Sunday, July 12, 2020

free range hens lay more eggs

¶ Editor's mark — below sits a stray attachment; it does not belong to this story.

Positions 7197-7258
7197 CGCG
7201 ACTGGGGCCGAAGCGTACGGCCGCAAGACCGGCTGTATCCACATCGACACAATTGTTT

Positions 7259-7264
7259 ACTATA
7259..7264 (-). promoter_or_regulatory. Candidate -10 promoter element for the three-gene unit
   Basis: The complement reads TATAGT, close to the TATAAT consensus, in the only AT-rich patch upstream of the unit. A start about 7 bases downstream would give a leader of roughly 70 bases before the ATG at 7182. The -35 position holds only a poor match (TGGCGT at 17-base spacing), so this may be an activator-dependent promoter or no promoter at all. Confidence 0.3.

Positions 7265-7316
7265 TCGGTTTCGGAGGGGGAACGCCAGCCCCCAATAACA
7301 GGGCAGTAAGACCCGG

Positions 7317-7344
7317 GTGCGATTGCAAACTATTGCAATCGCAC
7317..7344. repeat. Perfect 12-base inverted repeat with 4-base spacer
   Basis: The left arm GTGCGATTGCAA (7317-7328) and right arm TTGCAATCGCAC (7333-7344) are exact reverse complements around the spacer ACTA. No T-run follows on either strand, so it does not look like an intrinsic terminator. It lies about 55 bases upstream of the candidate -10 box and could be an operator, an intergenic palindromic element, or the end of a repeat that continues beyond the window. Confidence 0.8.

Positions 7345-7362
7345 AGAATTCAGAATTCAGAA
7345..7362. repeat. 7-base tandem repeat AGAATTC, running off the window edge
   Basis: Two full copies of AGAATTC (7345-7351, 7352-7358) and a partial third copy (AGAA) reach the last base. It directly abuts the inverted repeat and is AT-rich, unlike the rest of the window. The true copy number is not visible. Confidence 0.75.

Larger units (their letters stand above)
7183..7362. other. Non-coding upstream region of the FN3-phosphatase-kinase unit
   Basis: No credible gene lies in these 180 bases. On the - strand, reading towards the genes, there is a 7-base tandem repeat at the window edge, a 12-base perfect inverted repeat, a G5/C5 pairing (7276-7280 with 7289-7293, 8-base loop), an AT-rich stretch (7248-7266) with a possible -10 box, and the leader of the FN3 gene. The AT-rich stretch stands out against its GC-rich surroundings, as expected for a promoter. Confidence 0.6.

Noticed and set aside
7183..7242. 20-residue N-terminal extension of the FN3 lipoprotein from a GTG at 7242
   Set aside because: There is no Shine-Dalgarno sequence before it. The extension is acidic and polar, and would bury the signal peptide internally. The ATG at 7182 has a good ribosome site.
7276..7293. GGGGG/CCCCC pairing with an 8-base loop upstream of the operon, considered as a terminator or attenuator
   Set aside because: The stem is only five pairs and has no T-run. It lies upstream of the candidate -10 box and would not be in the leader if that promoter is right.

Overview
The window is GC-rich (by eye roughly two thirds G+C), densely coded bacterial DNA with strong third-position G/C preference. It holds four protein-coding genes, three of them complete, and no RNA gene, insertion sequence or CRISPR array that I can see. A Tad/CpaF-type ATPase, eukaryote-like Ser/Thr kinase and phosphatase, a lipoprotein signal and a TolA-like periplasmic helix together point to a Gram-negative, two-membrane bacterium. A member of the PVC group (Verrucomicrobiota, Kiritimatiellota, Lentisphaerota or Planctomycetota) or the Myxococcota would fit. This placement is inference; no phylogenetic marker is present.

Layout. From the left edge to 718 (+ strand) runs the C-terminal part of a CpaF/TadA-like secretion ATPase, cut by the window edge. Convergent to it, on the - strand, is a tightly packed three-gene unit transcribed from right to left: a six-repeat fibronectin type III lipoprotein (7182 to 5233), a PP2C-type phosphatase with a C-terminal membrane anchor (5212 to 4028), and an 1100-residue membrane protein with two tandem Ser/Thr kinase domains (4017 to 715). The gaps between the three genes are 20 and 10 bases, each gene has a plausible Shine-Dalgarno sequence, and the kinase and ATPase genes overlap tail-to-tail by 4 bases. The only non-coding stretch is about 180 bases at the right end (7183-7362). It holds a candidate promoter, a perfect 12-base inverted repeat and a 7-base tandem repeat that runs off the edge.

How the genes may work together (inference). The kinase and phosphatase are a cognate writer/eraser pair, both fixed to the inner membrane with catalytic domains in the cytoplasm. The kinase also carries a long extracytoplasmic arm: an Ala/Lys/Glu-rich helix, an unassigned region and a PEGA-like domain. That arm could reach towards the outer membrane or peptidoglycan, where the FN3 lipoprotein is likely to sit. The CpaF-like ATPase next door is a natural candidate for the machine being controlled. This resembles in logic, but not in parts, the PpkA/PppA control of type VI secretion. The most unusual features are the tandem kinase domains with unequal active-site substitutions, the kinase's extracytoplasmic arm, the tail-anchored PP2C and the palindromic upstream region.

Researchers at the University of New England have confirmed that free range hens are more productive and lay more eggs, compared with hens kept in cages or locked in sheds. They found that ranging hens produce more eggs not only because they range, but because they seem to have a more vigorous approach to life. The academics confirmed knowledge gained by free range farmers everywhere. The research seems to suggest that even hens kept in intensive conditions on dodgy free range laying facilities with 10,000 hens per hectare lay more eggs. The University of New England researchers, led by Dr Isabelle Ruhnke tracked over15,000 hens on five production sheds from the time a flock was placed at16 weeks old to when they were removed at 74 weeks of age. The researchers said the first major finding to emerge from the resulting data was that those hens who preferred to range outside began laying earlier. They also produced about 15 percent more eggs at 22 weeks of age than those who prefer to stay inside. For the intensive operations, the increased output can translate to hundreds of thousands of dollars in extra revenue each year. Part of the reason for bigger profits is that feed costs are reduced. Feed represents up to 70 percent of the cost of egg production and when hens are confined they are only able eat feed available in the shed, but when outside they can also eat their natural diet of other seeds, grasses and insects. To see how a real free range farm operates, check out the freeranger Eggs website

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